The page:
Thursday, October 02, 2014

The Modern Campus Cannot Comprehend Evil

Young women today do not understand the fragility of civilization and the constant nearness of savage nature

September 29, 2014

Woman walking college campus
Getty Images
The disappearance of University of Virginia sophomore Hannah Graham two weeks ago is the latest in a long series of girls-gone-missing cases that often end tragically. A 32-year-old, 270-pound former football player who fled to Texas has been returned to Virginia and charged with “abduction with intent to defile.” At this date, Hannah’s fate and whereabouts remain unknown.
Wildly overblown claims about an epidemic of sexual assaults on American campuses are obscuring the true danger to young women, too often distracted by cellphones or iPods in public places: the ancient sex crime of abduction and murder. Despite hysterical propaganda about our “rape culture,” the majority of campus incidents being carelessly described as sexual assault are not felonious rape (involving force or drugs) but oafish hookup melodramas, arising from mixed signals and imprudence on both sides.
Colleges should stick to academics and stop their infantilizing supervision of students’ dating lives, an authoritarian intrusion that borders on violation of civil liberties. Real crimes should be reported to the police, not to haphazard and ill-trained campus grievance committees.
Too many young middleclass women, raised far from the urban streets, seem to expect adult life to be an extension of their comfortable, overprotected homes. But the world remains a wilderness. The price of women’s modern freedoms is personal responsibility for vigilance and self-defense.
Current educational codes, tracking liberal-Left, are perpetuating illusions about sex and gender. The basic Leftist premise, descending from Marxism, is that all problems in human life stem from an unjust society and that corrections and fine-tunings of that social mechanism will eventually bring utopia. Progressives have unquestioned faith in the perfectibility of mankind.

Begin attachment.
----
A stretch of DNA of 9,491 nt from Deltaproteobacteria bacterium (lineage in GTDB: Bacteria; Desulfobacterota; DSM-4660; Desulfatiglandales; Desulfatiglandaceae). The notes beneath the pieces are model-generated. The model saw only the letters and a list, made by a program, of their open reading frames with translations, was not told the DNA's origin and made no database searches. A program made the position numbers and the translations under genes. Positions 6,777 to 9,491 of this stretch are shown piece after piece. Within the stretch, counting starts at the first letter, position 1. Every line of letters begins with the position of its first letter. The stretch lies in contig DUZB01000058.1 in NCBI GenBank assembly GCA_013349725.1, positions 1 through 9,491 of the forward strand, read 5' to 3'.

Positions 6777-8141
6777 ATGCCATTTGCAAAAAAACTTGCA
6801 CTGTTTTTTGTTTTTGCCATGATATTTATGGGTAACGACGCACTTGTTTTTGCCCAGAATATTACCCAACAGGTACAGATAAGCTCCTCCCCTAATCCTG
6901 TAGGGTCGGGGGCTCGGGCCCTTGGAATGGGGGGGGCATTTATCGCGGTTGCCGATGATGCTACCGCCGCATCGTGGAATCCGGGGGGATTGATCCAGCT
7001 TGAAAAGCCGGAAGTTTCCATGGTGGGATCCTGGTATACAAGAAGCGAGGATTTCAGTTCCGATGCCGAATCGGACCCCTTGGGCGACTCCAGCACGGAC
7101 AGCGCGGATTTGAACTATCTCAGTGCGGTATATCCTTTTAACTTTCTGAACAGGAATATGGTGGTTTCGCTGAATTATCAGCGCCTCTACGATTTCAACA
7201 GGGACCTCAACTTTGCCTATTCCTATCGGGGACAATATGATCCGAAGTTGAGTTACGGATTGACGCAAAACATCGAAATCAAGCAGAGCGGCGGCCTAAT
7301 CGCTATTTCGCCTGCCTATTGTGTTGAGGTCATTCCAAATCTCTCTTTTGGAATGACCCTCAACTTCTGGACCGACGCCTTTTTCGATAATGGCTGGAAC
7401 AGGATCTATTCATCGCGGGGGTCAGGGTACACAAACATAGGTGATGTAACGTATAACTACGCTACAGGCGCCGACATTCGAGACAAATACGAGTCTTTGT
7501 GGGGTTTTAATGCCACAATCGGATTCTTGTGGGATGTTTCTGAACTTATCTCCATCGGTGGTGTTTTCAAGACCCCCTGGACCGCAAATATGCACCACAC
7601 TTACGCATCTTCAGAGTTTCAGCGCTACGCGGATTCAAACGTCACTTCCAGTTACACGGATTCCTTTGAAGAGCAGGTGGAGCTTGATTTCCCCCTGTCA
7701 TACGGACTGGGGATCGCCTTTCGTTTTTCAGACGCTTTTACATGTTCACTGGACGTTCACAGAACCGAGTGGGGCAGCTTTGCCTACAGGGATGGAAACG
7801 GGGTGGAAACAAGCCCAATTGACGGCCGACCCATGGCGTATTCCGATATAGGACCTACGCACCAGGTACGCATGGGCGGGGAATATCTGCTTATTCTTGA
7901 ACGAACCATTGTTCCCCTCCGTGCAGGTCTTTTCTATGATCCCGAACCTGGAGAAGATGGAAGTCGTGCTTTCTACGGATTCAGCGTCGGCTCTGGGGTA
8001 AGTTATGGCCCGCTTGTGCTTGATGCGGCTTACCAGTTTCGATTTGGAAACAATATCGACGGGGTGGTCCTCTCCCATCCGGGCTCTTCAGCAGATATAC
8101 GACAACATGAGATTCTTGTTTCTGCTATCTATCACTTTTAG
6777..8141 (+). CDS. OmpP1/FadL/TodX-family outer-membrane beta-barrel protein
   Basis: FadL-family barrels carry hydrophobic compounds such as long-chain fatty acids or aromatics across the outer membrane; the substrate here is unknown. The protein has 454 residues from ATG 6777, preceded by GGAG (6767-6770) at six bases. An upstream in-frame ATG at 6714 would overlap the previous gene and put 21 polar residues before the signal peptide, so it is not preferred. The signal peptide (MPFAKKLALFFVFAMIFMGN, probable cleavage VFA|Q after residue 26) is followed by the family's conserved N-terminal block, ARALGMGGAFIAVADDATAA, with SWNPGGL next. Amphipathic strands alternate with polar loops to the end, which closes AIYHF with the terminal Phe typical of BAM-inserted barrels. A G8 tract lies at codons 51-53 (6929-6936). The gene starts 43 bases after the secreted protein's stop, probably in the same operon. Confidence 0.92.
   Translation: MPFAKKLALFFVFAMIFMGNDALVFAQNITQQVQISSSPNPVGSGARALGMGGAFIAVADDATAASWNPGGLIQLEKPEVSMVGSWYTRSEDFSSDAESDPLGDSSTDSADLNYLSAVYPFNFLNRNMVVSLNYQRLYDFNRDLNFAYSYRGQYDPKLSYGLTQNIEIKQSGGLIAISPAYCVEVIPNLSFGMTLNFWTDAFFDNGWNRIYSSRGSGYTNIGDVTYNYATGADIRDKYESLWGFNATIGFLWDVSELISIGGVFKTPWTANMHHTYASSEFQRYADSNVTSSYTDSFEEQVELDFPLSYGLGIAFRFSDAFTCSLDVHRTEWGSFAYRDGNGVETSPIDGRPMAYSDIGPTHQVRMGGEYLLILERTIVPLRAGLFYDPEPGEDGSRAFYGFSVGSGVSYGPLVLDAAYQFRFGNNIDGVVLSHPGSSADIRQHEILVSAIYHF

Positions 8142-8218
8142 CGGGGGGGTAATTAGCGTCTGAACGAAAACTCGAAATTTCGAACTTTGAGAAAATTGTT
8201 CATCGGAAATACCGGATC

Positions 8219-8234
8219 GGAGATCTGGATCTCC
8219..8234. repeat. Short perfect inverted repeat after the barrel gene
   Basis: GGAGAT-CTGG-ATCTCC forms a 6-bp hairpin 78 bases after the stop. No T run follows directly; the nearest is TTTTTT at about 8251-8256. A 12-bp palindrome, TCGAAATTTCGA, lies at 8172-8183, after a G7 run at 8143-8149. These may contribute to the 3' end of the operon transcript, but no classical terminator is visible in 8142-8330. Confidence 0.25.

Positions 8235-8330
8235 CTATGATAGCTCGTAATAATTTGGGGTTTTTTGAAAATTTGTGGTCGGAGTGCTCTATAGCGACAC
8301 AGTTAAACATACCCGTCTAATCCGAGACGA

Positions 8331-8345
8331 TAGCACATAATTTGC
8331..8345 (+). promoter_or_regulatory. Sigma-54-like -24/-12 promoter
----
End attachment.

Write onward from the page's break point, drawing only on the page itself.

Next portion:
The horrors and atrocities of history have been edited out of primary and secondary education except where they can be blamed on racism, sexism, and imperialism — toxins embedded in oppressive outside structures that must be smashed and remade. But the real problem resides in human nature, which religion as well as great art sees as eternally torn by a war between the forces of darkness and light.

Liberalism lacks a profound sense of evil — but so does conservatism these days, when evil is facilely projected onto a foreign host of rising political forces united only in their rejection of Western values. Nothing is more simplistic than the now rote use by politicians and pundits of the cartoonish label “bad guys” for jihadists, as if American foreign policy is a slapdash script for a cowboy movie.

The gender ideology dominating academe denies that sex differences are rooted in biology and sees them instead as malleable fictions that can be revised at will. The assumption is that complaints and protests, enforced by sympathetic campus bureaucrats and government regulators, can and will fundamentally alter all men.
But extreme sex crimes like rape-murder emanate from a primitive level that even practical psychology no longer has a language for. Psychopathology, as in Richard von Krafft-Ebing’s grisly Psychopathia Sexualis (1886), was a central field in early psychoanalysis. But today’s therapy has morphed into happy talk, attitude adjustments, and pharmaceutical shortcuts.
There is a ritualistic symbolism at work in sex crime that most women do not grasp and therefore cannot arm themselves against. It is well-established that the visual faculties play a bigger role in male sexuality, which accounts for the greater male interest in pornography. The sexual stalker, who is often an alienated loser consumed with his own failures, is motivated by an atavistic hunting reflex. He is called a predator precisely because he turns his victims into prey.
Sex crime springs from fantasy, hallucination, delusion, and obsession. A random young woman becomes the scapegoat for a regressive rage against female sexual power: “You made me do this.” Academic clichés about the “commodification” of women under capitalism make little sense here: It is women’s superior biological status as magical life-creator that is profaned and annihilated by the barbarism of sex crime.
Misled by the naive optimism and “You go, girl!” boosterism of their upbringing, young women do not see the animal eyes glowing at them in the dark. They assume that bared flesh and sexy clothes are just a fashion statement containing no messages that might be misread and twisted by a psychotic. They do not understand the fragility of civilization and the constant nearness of savage nature.
Paglia is the author of Glittering Images: A Journey Through Art From Egypt to Star Wars.

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